# Homework Help: Traceless hermitian matrices form groups?

1. Nov 12, 2008

### TheIsingGuy

1. is the set of nxn traceless hermitian matrices under addition a group?
2. is the set of nxn traceless hermitian matrices under multiplication a group?
3. is the set of nxn traceless non-hermitian matrices under addition a group?

question 1-I thought that traceless means trace=0 is this right? so what would the identity element be? it can't be the null matrix because it doesnt have an inverse, can anyone help? I haven't got around to the other questions but help is probably needed coz i dont like matrices

2. Nov 12, 2008

### TheIsingGuy

I just realised in the first quesiton, the composition law is actually addition, so that makes the inverse of the identiy just putting a minus sign on all of its elements, which doesnt change the diagonal, which mean its still traceless, so it must be a group.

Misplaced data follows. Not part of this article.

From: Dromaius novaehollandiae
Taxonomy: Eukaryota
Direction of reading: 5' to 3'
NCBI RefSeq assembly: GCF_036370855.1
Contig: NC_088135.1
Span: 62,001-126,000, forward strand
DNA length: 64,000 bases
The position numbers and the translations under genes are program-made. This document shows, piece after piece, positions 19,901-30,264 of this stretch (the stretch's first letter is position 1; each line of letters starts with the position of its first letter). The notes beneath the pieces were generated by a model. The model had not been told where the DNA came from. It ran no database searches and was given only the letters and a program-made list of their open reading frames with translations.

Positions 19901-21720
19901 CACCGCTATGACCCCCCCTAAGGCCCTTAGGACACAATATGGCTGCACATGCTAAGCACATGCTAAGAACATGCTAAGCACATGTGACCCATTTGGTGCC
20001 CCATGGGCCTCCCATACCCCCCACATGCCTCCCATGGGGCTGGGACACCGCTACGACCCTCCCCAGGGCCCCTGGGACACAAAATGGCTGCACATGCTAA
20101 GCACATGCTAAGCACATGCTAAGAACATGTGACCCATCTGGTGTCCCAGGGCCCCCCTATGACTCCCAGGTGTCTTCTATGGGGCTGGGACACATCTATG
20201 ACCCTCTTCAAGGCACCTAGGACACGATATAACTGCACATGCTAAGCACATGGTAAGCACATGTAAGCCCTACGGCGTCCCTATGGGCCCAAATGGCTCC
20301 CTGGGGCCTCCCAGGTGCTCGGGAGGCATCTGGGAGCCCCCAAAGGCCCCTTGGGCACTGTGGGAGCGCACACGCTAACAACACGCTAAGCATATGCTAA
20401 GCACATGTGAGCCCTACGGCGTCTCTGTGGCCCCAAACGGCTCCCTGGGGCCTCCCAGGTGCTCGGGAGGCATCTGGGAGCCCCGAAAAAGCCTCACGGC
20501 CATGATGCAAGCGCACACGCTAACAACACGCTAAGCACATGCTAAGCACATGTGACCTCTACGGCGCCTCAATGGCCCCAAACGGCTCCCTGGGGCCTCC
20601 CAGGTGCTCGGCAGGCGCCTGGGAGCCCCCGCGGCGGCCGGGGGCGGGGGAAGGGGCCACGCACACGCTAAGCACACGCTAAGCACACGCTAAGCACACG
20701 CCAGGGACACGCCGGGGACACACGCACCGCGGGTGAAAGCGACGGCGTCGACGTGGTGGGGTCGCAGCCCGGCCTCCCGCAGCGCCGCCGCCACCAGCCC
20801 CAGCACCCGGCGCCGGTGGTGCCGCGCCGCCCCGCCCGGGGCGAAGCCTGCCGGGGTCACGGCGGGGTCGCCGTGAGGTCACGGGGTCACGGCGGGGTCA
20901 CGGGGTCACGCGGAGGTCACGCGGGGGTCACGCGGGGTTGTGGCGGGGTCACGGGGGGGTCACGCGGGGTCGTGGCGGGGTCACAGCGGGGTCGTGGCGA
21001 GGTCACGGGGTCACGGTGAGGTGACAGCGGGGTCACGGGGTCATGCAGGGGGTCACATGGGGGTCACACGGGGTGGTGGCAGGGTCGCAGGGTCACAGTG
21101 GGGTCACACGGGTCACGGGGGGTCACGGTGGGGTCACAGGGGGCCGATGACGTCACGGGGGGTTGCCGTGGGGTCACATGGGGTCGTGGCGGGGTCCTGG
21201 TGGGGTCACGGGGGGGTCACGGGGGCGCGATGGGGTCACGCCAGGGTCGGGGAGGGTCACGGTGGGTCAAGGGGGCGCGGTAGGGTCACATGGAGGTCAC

for the second question closure isn't satisfied , the third one im not sure what to do...

3. Nov 12, 2008

### weejee

non-hermitian matrices don't include the identity.

4. Nov 12, 2008

### TheIsingGuy

yes of course, thanks a lot

5. Nov 12, 2008

### Avodyne

Well, first of all, the identity element for addition is the matrix of all zeroes, not the identity matrix. Of course, this is also hermitian. But "non-hermitian" is often supposed to mean "not necessarily hermitian" rather than "definitely not hermitian". The answer depends on which meaning is implied.

6. Nov 12, 2008

### weejee

That was what I meant.

"Not necessarily hermitian" just means all matrices. Then, there is no point in using such term.

To me it seems safe to consider "non-hermitian" as "definitely not hermitian".